It appears NBA Insiders like Marc Stein are slowly ruling out the teams that have been recently linked to Celtics big man Al Horford, but nobody is sure yet who is the “stealth” team that has offered him a big time commitment; one so large it caused Al to opt out of his deal and also caused the Celtics to balk at trying to keep him around for the long-haul.
The Sixers have been linked to Al Horford recently by Keith Pompey of the Inky and have not yet been ruled out themselves. Could Philadelphia be the team who has shown the most interest and a willingness to outbid Danny Ainge for someone who has caused Joel Embiid more problems than basically any other single player in the league?
The Boston center appears to have found an offer or two that is simply too high for Danny Ainge to want to match for the 33 year old veteran. Yesterday here was Zach Lowe discussing with Adrian Wojnarowski, both of ESPN on a podcast:
Wojnarowski: ...[Horford is not] walking away from Boston without knowing that there is something significant out there and that significant deal is probably at 4 years perhaps over $100m. There was a limit where Danny Ainge and Boston wanted to go on Al Horford. They do value him greatly but he’s 33 years old, the idea of going for 4 years-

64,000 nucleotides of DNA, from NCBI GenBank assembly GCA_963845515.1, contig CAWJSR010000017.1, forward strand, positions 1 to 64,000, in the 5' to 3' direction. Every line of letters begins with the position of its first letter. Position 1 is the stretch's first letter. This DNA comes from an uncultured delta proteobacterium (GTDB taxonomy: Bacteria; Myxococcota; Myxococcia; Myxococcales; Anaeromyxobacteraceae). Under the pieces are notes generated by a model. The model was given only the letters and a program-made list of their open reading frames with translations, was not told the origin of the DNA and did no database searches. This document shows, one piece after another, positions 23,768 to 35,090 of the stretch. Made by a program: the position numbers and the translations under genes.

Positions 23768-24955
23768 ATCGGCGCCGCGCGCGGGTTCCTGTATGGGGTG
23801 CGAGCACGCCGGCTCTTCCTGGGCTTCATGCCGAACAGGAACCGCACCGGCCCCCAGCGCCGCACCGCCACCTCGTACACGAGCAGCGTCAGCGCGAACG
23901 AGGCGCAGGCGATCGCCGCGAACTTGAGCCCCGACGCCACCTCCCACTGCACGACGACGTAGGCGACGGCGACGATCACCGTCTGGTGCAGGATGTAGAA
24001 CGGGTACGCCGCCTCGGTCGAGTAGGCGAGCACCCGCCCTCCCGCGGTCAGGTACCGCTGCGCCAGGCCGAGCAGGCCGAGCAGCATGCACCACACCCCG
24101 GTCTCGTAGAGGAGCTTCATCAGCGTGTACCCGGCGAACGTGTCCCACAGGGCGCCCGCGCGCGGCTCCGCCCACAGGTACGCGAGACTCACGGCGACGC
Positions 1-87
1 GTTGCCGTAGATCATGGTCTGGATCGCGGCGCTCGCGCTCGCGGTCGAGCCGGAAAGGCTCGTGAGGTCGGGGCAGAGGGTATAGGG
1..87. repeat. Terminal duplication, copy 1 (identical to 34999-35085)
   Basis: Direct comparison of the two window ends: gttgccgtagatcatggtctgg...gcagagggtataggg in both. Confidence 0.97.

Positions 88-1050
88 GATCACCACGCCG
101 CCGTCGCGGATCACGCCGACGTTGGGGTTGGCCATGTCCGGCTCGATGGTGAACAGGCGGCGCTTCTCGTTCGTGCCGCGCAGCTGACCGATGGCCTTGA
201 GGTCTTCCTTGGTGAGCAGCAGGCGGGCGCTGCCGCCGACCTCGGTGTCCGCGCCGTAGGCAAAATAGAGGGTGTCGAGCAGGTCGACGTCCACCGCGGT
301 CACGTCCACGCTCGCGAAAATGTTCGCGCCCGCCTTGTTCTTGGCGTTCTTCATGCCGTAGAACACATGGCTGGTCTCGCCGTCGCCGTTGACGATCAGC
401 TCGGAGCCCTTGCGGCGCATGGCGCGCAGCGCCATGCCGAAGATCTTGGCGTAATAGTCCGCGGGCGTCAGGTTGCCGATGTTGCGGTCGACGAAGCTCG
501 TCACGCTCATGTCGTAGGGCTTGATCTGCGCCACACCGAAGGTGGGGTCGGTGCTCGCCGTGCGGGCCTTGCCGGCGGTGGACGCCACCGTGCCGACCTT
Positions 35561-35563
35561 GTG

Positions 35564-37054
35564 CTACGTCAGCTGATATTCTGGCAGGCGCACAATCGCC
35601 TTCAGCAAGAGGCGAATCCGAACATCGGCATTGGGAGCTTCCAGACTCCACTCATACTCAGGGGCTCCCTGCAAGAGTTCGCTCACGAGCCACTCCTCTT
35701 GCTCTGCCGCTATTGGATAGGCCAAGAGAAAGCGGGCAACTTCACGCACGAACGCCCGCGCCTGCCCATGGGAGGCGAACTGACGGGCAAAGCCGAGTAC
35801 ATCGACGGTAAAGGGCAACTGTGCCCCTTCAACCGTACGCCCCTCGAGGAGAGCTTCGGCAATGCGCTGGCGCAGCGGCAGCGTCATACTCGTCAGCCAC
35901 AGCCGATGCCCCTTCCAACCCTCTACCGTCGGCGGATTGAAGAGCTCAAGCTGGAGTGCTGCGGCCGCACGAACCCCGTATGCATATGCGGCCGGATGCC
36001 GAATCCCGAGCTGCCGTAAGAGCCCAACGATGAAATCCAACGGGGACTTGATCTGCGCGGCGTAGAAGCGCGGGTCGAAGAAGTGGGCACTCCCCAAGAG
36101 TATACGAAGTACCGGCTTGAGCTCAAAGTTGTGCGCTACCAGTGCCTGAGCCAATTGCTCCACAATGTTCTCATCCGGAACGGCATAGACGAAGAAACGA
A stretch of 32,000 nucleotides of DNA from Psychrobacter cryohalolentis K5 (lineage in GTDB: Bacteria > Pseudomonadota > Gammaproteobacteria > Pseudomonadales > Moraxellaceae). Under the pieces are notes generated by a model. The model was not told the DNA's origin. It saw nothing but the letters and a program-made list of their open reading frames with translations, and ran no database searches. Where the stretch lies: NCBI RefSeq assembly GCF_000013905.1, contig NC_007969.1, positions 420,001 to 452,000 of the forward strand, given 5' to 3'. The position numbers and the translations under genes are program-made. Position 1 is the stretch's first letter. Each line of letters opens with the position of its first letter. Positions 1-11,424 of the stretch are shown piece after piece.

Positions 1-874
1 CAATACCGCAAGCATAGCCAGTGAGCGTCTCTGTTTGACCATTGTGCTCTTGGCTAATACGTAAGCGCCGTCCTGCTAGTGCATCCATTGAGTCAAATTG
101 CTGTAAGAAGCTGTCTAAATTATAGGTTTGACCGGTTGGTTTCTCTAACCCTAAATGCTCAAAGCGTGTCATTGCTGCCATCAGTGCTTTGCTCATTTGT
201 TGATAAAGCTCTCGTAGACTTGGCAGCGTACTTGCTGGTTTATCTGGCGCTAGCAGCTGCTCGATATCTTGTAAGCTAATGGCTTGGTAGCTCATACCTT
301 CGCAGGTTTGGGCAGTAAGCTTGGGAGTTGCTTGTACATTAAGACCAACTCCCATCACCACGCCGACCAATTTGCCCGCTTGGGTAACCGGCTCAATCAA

Lowe: Smart play by Boston
It appears that both Lowe and Woj think that this would be an overpay on someone’s part and Ainge is wise to not be the one to make it. It wouldn’t be the most shocking thing in the world if Ainge got out just in time and the Sixers picked up the big-time tab as Horford declines precipitously. Ainge is often a few steps ahead of the Sixers.
Besides, who would know Horford’s medical situation better than the Celtics, since they managed his minutes all year and sometimes provided massive knee-wraps during games? This season Horford was visibly uncomfortable and a step slower throughout much of the season as he dealt with patellar tendonitis and patellofemoral pain syndrome. These are both relatively typical overuse injuries. Sometimes they’re referred to as “runner’s knee.” It can be an irritation at the knee-cap, and can be impacted by the way it slides at the joint as you move. It’s the type of thing a long-regular season grind may inflame and can get better with rest if there isn’t an underlying mechanical issues. But even after missing games with it, he was still uncomfortable months later and missed games up until early April and was still listed on injury reports in the playoffs with knee soreness.